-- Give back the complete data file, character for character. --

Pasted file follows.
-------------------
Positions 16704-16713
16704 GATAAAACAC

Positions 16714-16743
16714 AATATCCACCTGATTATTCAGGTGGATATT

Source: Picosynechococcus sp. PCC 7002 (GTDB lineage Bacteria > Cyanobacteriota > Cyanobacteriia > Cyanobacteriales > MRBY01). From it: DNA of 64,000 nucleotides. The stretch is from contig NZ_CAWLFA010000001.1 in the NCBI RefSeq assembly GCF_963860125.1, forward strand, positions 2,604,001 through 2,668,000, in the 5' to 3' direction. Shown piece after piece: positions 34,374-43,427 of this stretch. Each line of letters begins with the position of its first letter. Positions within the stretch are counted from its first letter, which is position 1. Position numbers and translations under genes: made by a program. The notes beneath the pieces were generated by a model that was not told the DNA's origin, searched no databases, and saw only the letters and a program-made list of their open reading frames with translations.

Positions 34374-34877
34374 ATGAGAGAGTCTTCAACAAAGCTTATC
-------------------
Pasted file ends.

Positions 16704-16713
16704 GATAAAACAC

Positions 16714-16743
16714 AATATCCACCTGATTATTCAGGTGGATATT

Source: Picosynechococcus sp. PCC 7002 (GTDB lineage Bacteria > Cyanobacteriota > Cyanobacteriia > Cyanobacteriales > MRBY01). From it: DNA of 64,000 nucleotides. The stretch is from contig NZ_CAWLFA010000001.1 in the NCBI RefSeq assembly GCF_963860125.1, forward strand, positions 2,604,001 through 2,668,000, in the 5' to 3' direction. Shown piece after piece: positions 34,374-43,427 of this stretch. Each line of letters begins with the position of its first letter. Positions within the stretch are counted from its first letter, which is position 1. Position numbers and translations under genes: made by a program. The notes beneath the pieces were generated by a model that was not told the DNA's origin, searched no databases, and saw only the letters and a program-made list of their open reading frames with translations.

Positions 34374-34877
34374 ATGAGAGAGTCTTCAACAAAGCTTATC